You can use any metal or conductive material for the cathode. You could probably even use graphite.

Good luck, and have safe fun! (And thanks to MadMikee!)
TechShopJim (author)  madmikeee1 month ago
Hi MadMikee...

As stated in the very page that you link concerning using stainless steel in this process, talking about the resulting salt water electrolyte: "If you need to dispose of it, allow it to evaporate into powders and dispose of the powders in sealed containers during your local 'hazardous waste clean-up days'."

That' great advise that everyone should heed! Thank you for posting that link.

As to your comment about the huge number of TechShop member posts on Instructables, we have a very close relationship with Autodesk (the owners of Instructables) and Instructables themselves. TechShop has over 6,500 active members across our 8 locations so far, and we actively encourage our members to participate in the Instructables community and share their knowledge by their posting Instructables projects.

For the record, I did this Instructable at TechShop San Francisco! ;)

Thanks!
TechShopJim (author)  madmikeee2 years ago

Hi MadMikee...

I have noticed the number of Instructables tagged with "techshop" increasing a lot over the last year too.

I think the reason you are seeing a lot of "pimping" as you refer to it for TechShop is that A.) TechShop is just a really cool place to make things and our members and staff like to talk about it, and B.) We STRONGLY encourage our members and our staff at all 5 of our TechShop locations (Menlo Park CA, Raleigh Durham NC, San Francisco CA, San Jose CA, Detroit MI) to document every single one of their projects on Instructables. We believe in the concept of Instructables and we believe in sharing ideas.

We have almost 3,500 active paying members right now across all our locations, and when that many people are encouraged to write Instructables, you are going to see a lot get posted here.

Where do you live? Do we have a TechShop near you yet?

Thanks.
Virosa12 months ago

Are there any special steps for getting rid of the salt water (now with lots of metal in it) once you are done?

Are there any environment or health concerns with doing this to aluminum?

Thanks!

Alcyon2 years ago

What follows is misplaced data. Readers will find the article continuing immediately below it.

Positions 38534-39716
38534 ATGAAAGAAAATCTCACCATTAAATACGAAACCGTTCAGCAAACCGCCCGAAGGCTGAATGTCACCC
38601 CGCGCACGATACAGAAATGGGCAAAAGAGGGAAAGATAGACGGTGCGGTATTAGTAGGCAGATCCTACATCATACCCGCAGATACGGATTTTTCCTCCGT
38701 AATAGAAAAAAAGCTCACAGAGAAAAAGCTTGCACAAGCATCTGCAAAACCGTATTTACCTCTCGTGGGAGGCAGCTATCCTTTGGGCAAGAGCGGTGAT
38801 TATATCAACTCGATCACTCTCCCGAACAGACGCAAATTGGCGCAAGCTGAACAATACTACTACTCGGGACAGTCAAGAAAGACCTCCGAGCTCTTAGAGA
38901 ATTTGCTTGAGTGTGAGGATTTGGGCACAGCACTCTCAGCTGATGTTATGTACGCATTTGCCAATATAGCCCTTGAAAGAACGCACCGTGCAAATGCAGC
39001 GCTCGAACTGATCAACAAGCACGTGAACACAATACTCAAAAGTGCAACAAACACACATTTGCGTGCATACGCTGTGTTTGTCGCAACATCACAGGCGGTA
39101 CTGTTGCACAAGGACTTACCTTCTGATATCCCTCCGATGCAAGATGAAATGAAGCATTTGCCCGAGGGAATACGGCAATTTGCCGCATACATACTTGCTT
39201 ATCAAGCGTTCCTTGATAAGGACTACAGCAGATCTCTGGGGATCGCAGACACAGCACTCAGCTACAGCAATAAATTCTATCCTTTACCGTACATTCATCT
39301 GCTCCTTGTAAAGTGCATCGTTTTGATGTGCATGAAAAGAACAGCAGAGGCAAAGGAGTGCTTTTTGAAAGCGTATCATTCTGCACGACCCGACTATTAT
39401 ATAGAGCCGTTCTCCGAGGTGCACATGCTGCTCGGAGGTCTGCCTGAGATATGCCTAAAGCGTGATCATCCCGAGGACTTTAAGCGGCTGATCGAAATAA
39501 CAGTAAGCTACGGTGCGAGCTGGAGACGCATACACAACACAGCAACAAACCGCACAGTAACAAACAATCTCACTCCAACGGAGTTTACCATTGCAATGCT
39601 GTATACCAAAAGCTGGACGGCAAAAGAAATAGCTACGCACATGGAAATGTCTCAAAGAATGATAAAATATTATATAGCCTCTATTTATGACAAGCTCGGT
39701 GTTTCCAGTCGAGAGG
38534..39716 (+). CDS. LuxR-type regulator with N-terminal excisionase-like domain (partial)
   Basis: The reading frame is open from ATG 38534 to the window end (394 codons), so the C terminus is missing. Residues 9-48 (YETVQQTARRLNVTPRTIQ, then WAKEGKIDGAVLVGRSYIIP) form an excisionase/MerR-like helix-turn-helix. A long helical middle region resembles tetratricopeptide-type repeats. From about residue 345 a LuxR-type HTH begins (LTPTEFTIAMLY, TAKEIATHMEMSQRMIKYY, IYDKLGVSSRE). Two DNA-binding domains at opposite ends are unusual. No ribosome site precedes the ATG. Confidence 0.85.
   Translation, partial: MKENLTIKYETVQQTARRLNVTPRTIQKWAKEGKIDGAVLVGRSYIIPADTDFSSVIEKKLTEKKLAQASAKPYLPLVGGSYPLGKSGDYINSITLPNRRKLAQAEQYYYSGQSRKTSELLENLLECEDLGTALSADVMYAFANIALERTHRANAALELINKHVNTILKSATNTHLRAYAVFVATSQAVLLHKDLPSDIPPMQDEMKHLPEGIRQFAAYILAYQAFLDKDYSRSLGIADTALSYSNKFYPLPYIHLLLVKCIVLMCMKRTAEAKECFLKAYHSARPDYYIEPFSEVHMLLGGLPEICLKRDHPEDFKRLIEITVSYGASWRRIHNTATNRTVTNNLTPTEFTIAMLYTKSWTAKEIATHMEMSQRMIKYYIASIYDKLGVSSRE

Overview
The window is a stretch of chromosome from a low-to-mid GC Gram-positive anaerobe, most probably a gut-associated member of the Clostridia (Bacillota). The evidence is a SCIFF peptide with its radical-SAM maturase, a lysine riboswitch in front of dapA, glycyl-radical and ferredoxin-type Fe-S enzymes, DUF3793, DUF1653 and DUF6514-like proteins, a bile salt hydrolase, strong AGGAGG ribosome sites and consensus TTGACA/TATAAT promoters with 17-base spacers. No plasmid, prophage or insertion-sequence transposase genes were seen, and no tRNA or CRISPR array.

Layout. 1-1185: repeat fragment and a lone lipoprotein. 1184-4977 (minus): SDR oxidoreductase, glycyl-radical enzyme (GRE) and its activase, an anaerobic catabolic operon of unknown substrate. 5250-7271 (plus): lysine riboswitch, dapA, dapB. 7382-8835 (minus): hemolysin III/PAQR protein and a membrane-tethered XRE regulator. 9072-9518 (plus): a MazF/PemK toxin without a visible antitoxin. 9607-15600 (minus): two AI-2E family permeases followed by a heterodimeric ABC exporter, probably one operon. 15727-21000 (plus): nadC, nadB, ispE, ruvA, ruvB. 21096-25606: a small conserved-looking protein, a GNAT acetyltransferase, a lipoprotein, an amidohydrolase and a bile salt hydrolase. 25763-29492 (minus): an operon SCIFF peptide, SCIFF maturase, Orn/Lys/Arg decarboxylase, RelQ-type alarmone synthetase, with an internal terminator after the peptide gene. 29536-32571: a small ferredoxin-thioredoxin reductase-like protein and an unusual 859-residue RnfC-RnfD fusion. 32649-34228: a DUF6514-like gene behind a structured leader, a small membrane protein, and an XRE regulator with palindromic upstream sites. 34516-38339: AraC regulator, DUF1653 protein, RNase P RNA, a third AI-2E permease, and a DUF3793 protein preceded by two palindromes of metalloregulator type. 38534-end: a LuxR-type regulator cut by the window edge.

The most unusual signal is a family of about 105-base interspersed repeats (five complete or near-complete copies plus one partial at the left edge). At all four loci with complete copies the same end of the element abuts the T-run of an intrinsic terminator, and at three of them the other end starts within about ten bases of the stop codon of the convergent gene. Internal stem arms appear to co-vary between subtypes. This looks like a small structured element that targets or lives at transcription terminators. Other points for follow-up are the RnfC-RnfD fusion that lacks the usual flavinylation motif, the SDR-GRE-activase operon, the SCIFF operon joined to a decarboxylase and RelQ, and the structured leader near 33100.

Hello Jim, what about laserprint tranfer method.?
TechShopJim (author)  Alcyon2 years ago
That's the method I used for this. I really want to write up an Instructable for the exact process I use because it works extremely well. I use an ancient HP 1100 laser printer to print the pattern on to a special paper that is coated with dextrin, and then I run the copper clad board with the dextrin paper face down in the board through a hot laminating machine for perfect and even transfer every time. All you have to do with the dextrin paper is let water touch it, and it releases and leaves the toner behind on the board. There are other Instructables on the general toner transfer method, so you might want to look at those.

I'm also developing a method that uses PMMA dental acrylic powder and monomer to create a thin layer of resist that can be cleanly and completely removed with a laser cutter to expose the areas to be etched away. Spray paints and other finishes I have tried, and I've tried every one I can get my hands on, tend to leave a waterproof film in the lasered areas that must be cleaned with isopropyl, but this step often disturbs the paint covering the traces.

Don't forget that there are better electrolytes for nonferrous metals; and a different solution will make a difference as well. Drop some copper in 5:1 acetic acid/H202; you'll see a difference quickly. What we're really doing here is speeding up the oxidation process, I would surmise.

katylorj3 months ago

I am baffled as to why my copper is not etching... no bubbles at all! I'm using a charger that can charge a motorcycle, boat, etc... and nothing.

I have my super saturated salt water, copper with art to be etched, copper cathode/sacrificial piece — both attached with copper wire, that then connects to copper clips of the battery... What is going wrong?!?!

salt etch.jpg
TechShopJim (author)  katylorj3 months ago

Hi katylorj...

There are two things I would try in order to isolate the problem:

1.) Is your copper protected by a thin later of lacquer or plastic? Often, sheets of copper and brass are coated in this way so they do not oxidize, and the coating is really hard to see it. To check for a coating, take any multimeter and switch it to CONTINUITY or OHMS and touch the probes at two points on one face of your metal. If you get a reading, then you're OK...this is not the problem. If nothing changes on your meter, then it is probably coated, in which case you will need to remove the coating with an appropriate method (acetone, sand paper, lacquer thinner, etc.)